The success of an e-commerce website is not determined only by its products and offers, no matter how amazing they are. It is also influenced by how visitors feel about the website, how easy they find products and how they understand information. For people to buy something from a website they need to live a shopping experience that rises to their expectations. So which are these expectations or how does a website have to function to get more customers?
Sales and user experience – why they’re interlinked
Everything that you put on your website has to work well with other elements, to have a purpose, and to be understood by different segments of users from your target market.
The key word in web design for e-shops is not “beautiful”, it’s “usability”. Your website is the interface between your customer and you, and its purpose is to generate as many sales as possible. With this mantra in mind, you should always ask yourself “What more can I do to enhance user experience? What would a visitor want to know and how can I display this information more efficiently?”.
Understanding how visitors interact with e-shops
If you want to make business, and drive visitors as smoothly as possible on the path to conversion, try by every possible mean to reduce the effort they put into making the purchase.
Once you have found who are the target customers of your website and what experience you want to create for them, things should be easier. Create scenarios and see what users could want during each step of the navigation on the website and during their purchase.
The stages which a visitor passes through while on an e-shop, can be categorized as follows: searching, comprehending, and interacting. Here’s how you can create the best user experience according to this model of usability:
Tasks related to finding products (navigation, search, information architecture)
Shopping has always been a complex activity with many social and pragmatic facets that we now have to translate online. The good news is that websites have an infinite space for displaying information. Unlike in a brick and mortar store, you can create as many offers as you like, propose as much information as necessary. The secret to it all is to find the best way to organize it so that it responds to people’s shopping habits and patterns of thinking when searching for different types of merchandise.
Menus are a fundamental element of navigation. If you want to provide users with a way of navigation no matter where they are on the website, menus are the solution.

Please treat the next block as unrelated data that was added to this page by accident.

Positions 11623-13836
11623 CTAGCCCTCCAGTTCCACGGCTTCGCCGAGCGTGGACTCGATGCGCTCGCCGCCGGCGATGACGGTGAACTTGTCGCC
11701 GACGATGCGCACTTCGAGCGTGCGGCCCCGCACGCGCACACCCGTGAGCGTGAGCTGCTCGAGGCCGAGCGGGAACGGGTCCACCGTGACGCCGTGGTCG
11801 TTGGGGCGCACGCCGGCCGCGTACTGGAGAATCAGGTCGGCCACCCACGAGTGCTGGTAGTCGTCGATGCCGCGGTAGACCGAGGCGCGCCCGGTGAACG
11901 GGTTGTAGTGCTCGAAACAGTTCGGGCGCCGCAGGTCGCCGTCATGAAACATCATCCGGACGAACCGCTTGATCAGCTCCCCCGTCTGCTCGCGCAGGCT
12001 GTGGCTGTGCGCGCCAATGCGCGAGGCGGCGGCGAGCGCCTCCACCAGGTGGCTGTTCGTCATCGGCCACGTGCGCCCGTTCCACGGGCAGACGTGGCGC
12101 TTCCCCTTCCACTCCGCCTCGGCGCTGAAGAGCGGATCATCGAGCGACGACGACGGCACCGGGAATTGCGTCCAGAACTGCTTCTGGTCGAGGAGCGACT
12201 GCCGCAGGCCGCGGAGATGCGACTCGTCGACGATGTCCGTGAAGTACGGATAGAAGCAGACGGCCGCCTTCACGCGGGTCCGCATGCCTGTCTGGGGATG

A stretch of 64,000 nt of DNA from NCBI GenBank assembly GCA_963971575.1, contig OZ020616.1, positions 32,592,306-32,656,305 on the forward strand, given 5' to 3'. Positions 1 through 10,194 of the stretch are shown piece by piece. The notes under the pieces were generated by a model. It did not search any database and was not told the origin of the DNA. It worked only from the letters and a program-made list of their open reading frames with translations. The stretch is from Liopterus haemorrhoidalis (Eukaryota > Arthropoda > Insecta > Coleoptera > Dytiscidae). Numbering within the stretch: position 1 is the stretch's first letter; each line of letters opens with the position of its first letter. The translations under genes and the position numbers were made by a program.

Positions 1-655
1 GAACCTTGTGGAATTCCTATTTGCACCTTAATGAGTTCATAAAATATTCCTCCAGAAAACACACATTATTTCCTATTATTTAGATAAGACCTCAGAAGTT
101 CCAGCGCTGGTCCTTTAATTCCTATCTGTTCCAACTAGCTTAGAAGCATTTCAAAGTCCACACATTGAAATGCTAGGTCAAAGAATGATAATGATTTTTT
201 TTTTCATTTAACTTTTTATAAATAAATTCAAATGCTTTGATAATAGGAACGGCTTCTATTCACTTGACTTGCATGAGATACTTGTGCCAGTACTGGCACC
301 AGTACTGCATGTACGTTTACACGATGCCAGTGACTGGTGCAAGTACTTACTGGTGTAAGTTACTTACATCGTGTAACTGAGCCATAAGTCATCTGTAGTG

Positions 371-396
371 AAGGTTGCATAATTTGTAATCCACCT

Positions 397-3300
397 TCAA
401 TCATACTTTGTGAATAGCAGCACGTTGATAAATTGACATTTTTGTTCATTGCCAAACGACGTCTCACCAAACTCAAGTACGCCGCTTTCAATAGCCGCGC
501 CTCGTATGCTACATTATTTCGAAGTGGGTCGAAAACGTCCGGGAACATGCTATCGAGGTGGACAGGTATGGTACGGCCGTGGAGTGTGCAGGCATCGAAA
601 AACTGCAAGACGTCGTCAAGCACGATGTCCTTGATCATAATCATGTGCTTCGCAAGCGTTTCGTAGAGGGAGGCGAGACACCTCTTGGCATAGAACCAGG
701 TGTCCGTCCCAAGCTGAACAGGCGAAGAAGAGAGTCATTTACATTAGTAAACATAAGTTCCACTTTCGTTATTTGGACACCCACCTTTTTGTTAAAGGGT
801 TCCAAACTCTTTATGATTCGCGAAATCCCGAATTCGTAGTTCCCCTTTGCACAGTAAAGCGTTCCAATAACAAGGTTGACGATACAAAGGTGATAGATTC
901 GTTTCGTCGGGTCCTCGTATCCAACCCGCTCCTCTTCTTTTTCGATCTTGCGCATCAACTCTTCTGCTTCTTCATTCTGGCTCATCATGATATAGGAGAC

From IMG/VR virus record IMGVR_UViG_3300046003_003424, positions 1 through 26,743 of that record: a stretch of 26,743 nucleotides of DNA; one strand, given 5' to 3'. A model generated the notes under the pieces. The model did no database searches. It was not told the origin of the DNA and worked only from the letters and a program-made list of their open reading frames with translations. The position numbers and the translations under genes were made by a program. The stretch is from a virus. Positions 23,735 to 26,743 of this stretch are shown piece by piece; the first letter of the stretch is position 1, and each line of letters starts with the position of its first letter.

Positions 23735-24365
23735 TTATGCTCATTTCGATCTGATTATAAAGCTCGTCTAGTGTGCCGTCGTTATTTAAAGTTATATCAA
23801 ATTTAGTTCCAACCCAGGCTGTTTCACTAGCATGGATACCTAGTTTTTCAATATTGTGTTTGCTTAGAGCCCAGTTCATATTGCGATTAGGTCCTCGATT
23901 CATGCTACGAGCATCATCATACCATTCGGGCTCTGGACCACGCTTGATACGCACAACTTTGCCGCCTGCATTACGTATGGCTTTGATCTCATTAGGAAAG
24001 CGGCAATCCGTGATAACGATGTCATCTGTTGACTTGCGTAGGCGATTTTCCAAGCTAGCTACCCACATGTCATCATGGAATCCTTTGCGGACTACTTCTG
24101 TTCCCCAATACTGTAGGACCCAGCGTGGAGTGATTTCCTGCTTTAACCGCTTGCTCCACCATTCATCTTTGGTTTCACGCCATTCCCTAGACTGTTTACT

What can transform an average menu into a great one is its power to provide categories and structures that match the way visitors perceive or use the products. For example, you can create categories by brands, by the context of using, by shared features of products or by how certain products work together.
The purchase decision is influenced by the speed of finding the right information at the right time. Trust and the way visitors feel about the site are equally important. And a sloppy, chaotic website won’t generate much trust. So organize methodically every product and every piece of information you have.
For example, Thespicehouse.com chose to organize their spices in alphabetical order (for users that know exactly what they are searching for), by their nature (herbs, cocoa, barbeque), by cuisine (for visitors who know what they want to cook, but don’t know what to use), and by season.
Of course, if you don’t have a huge e-shop and if your target visitors are young people interested in unconventional things, you can always try an alternative navigation style. Like Drippinginfat.com did:
There are users who return to the site search whenever their navigation is hindered by some sort of detail. So make sure the plugin you’re using or the algorithm you designed for your website can provide intuitive search. It’s also crucial that the engine makes complex association between what the visitor searched for and the products you provide. “Could not find any results” should be a message rarely displayed.
Information architecture also makes a great contribution to user experience. It’s mainly about not letting users get lost on the website and making information available as easily as possible. A good architecture is a shallow architecture or a mean of organization that doesn’t require too many levels. A homepage – category – subcategory – product page, should be sufficient and not lead customers to a never-ending quest for the right product.